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Recent Doctoral Graduate, Ian Carlton, Won theYearly Award from the Council of University Transportation Centers for Best Dissertation in Transportation Policy and Planning


ACCESS Magazine Wins National Planning Excellence Award for a Communications Initiative from APA in 2014


Spring 2014 ACCESS #44 Now Online

access 44 cover access 44 Download entire issue of ACCESS #44 as a PDF (16 MB)


Introduction: Shedding Weight
by John A. Mathews

Parking Requirements and Housing Development: Regulation and Reform in Los Angeles
by Michael Manville

Carmageddon in Los Angeles: The Sizzle and the Fizzle by Brian D. Taylor and Martin Wachs

Carmageddon or Carmaheaven? Air Quality Results of a Freeway Closure by Arthur Winer, Yifang Zhu, and Suzanne Paulson

Pursuing the Technological Sublime: How the Bay Bridge Became a Megaproject by Karen Trapenberg Frick

We Can Learn Something from That! Promoting an Experimental Culture in Transportation
by Joseph Schofer and Raymond Chan

Parking Charity
by Donald Shoup

Recent Papers, etc. Download the recent papers pages as a PDF

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The Actions of Discontent: Tea Party and Property Rights Activists Pushing Back Against Regional Planning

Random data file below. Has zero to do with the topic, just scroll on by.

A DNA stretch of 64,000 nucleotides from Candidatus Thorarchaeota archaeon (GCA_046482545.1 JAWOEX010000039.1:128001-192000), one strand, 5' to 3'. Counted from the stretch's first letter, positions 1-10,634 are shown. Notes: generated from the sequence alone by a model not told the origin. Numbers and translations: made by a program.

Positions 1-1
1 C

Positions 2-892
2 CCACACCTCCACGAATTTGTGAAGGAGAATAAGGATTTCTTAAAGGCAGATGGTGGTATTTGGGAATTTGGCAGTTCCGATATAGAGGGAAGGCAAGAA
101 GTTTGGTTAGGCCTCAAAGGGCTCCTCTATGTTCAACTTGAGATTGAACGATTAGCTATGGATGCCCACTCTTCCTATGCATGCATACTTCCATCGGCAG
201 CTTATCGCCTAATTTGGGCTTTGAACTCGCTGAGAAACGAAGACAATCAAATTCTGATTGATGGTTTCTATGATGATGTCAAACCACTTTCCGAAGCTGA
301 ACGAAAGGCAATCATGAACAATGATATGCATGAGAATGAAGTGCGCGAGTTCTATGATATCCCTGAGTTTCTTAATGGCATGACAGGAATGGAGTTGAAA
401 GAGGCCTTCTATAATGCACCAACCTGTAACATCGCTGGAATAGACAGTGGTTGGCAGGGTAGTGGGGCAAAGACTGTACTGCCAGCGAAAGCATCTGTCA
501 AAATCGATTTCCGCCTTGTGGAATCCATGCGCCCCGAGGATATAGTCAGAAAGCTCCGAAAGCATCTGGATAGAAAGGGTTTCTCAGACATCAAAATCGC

by UCTC Assistant Director Karen Trapenberg Frick

Problem, research strategy, and findings: The Tea Party’s effects on local and regional planning efforts, given the move-ment’s fierce support of property rights and equally fierce opposition to sustainability goals in regional planning efforts, have received little study. I wanted to understand how Tea Party and fellow property rights advocates became involved in regional planning efforts in the San Francisco Bay Area and Atlanta, GA, and how planners perceived and dealt with their objections and tactics. Interactions between the two groups were marked by philosophical differences over the role of government and the necessity and value of regional planning. However, these actors were also deeply divided on plan content and the authenticity of the public outreach process. Tea Party and property rights activists were not the only ones with substantive and procedural concerns about regional planning efforts; tactical coalitions of unexpected allies emerged, aligning on plan viability, finance methods and funding, project costs, impacts, and process. My research shows that common ground can be negotiated between opposing groups on matters of content and process. The concerns of the various stakeholders involved parallel questions often addressed by scholarly planning research, providing evidence of continuing challenges and flaws in planning.
Takeaway for practice: The planning community should not dismiss the opposition of Tea Party and property rights advocates; these activists could catalyze new coalitions of opponents if planners do not attend to the substantive and procedural concerns of participants.
Keywords: Agenda 21, property rights, regional planning, sustainability, Tea Party